You may have heard it before: Your resume presents you as a doer, not an achiever. It doesn’t sound great, and the fact is, it isn’t. But what exactly does it mean?

The doer/achiever language is our way of letting you know that you’re selling yourself short on your resume. It means that you’re not currently showing a hiring manager how valuable you could be — and possibly losing interviews because of it.

At TopResume, we want you to be positioned in the best possible way for your job search, which means that your resume needs to show you at your best. So let’s dive into the world of doers and achievers. What exactly do those terms mean? And, more importantly, what changes do you need to make to grasp that elusive title of “achiever?”

What is a doer?

The Oxford English Dictionary defines the verb “do” like this: to perform (an action, the precise nature of which is unspecified). Based on that definition alone, you can see why you don’t want to present yourself as this on your resume. Let’s face it, performing unspecified actions isn’t going to impress a hiring manager.

Technically speaking, we are all “doers” in one way or another; every job entails its list of responsibilities and tasks that need to be completed. Maybe you work in finance and write up reports on major deals made with clients. Or perhaps you work in digital marketing and gather data to present to your higher-ups. However, just because you do things doesn’t mean they should be the foundation of your resume. Quite the opposite, actually.

After all, if everyone “does” tasks, simply listing them on your resume won’t make you stand out. Everyone else can simply do the same.

What is an achiever?

So, if listing your tasks and responsibilities on your resume blends you into a sea of doers, how do you grab the attention of a hiring manager? Well, a resume isn’t about what you do, it’s about what you’ve accomplished — what you’ve achieved.

It’s not just that you write up those reports on major deals — it’s that you were part of the team that made those deals happen. And while gathering and presenting data show valuable hard and soft skills, those belong in your resume’s Skills section. Use your Professional Experience section to talk about the data itself: the number of followers you gained and the revenue earned from your efforts. When everyone else’s resume rests on tasks and responsibilities, your achievement-filled document will demonstrate your true ability and show how special you really are.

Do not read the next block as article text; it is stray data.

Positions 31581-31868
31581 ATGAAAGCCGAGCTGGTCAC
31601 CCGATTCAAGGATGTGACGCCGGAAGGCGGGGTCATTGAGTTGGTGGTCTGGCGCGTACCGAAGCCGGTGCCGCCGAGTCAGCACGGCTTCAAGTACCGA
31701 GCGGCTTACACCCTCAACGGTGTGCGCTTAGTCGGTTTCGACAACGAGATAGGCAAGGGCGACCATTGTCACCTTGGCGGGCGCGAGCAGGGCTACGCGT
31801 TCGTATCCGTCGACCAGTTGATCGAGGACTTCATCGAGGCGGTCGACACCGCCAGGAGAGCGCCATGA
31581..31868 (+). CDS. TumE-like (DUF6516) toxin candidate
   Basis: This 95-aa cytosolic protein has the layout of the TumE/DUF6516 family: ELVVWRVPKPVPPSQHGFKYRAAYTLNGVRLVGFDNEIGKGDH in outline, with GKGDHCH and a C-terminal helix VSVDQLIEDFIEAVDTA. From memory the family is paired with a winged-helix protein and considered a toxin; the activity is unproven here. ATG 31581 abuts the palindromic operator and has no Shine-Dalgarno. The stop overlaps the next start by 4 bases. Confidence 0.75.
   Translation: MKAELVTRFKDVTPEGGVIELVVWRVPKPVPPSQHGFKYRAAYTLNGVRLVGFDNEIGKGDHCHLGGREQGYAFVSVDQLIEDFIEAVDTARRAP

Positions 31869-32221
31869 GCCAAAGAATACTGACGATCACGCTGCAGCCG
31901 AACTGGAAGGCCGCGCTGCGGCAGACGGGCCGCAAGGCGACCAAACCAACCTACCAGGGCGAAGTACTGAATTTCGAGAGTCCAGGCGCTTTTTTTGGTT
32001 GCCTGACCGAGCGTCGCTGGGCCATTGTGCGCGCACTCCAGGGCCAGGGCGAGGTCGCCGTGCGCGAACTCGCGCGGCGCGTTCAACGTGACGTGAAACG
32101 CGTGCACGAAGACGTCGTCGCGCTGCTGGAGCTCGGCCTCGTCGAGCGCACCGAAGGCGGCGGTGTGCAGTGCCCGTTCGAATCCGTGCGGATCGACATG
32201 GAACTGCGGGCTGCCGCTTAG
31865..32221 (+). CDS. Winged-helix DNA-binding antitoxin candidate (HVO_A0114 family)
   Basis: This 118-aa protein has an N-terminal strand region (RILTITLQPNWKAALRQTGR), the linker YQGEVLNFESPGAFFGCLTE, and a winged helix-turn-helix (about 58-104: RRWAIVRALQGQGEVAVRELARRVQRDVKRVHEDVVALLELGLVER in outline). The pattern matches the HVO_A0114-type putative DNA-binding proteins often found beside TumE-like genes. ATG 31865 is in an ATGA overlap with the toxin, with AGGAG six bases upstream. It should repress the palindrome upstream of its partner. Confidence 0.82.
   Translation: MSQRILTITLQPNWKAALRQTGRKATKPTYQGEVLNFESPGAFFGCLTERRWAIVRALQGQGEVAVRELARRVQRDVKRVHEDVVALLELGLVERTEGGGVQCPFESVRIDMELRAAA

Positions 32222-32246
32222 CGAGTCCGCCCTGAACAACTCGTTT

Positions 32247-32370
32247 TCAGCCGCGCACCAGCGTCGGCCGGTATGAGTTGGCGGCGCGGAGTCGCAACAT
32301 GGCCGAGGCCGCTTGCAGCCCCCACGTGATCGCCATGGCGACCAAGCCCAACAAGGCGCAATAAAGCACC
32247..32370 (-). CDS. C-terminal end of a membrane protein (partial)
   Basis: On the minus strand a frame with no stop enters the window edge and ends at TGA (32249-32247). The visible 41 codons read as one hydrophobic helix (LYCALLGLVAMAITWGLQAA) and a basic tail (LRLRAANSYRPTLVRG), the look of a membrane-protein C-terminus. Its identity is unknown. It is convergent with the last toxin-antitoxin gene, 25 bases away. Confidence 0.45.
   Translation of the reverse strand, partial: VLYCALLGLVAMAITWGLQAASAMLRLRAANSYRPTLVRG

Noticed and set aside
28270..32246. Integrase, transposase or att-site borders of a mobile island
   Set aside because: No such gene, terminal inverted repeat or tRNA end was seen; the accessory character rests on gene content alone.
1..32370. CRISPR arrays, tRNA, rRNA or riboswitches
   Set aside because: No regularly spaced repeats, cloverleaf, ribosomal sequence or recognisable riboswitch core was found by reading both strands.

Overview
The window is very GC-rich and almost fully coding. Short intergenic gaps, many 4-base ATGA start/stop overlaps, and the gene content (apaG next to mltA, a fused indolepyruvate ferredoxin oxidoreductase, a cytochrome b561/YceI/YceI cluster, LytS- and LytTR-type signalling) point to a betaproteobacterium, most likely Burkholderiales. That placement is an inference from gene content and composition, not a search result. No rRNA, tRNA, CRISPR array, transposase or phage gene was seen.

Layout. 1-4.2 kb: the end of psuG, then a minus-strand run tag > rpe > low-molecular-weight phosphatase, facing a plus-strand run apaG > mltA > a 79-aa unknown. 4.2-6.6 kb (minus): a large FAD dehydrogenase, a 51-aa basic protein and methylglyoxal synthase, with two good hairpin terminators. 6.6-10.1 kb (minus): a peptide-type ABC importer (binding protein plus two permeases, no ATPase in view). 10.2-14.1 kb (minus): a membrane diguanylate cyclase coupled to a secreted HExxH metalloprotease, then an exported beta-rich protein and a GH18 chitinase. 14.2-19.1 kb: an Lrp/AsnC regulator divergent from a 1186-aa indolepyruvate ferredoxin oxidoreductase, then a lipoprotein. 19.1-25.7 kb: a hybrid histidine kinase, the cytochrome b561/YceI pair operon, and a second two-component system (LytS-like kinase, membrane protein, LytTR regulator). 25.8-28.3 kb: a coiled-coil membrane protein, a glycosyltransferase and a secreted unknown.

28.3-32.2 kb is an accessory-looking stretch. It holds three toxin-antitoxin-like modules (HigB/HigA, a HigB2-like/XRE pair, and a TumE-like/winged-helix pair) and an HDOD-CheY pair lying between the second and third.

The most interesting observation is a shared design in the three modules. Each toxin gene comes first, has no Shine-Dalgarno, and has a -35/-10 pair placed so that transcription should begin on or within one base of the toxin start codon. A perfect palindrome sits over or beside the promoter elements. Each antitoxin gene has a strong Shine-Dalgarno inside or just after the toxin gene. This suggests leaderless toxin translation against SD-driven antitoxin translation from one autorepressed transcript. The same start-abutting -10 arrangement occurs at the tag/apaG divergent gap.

The verb “achieve” is defined like this: to successfully bring about or reach (a desired objective or result) by effort, skill, or courage. Wouldn’t you rather hire someone like that?

How do I showcase myself as an achiever?

We’re taught to be modest — silent, even — about our accomplishments; our mothers always told us that it’s not nice to brag. When it comes to your resume, however, throw this rule away and focus on one thing: how great you are!

If you want to impress a hiring manager, you first need to recognize and celebrate the noteworthy things you’ve done throughout your career. It’s all about showing results — communicating the positive impact you’ve had on the companies you’ve worked for to demonstrate how you can contribute in a new role. As you brainstorm achievements to include on your resume, ask yourself questions like these:

  • What changed at the company because of my work?

  • How did my projects impact the bottom-line?

  • How did my work affect the people around me?

  • When did I take charge and show initiative?

Still, old habits die hard, and “achiever” language can be challenging to grasp. If you’re not comfortable bragging about yourself, it’s even more difficult. Nevertheless, representing yourself in this impactful way is essential to a successful resume, and it’s not a place you can afford to come up short. That is why enlisting the help of a professional resume writer is valuable.

TopResume’s network of expert writers is where you’ll find the people who can take your resume to the next level — from doer to achiever. They’ve written thousands of resumes, and their expertise spans over 65 industries. That means that they know how to write a resume that is not only strong but also highlights the achievements that matter most in your specific field.

You’ve worked hard in your career, so don’t sell yourself short in the job search by using the wrong language. Let a professional resume writer put your best foot forward by making your accomplishments shine. Before you know it, your next achievement will be landing a new job.

Learn more about TopResume’s professional resume-writing services to help take you from doer to achiever, stat.

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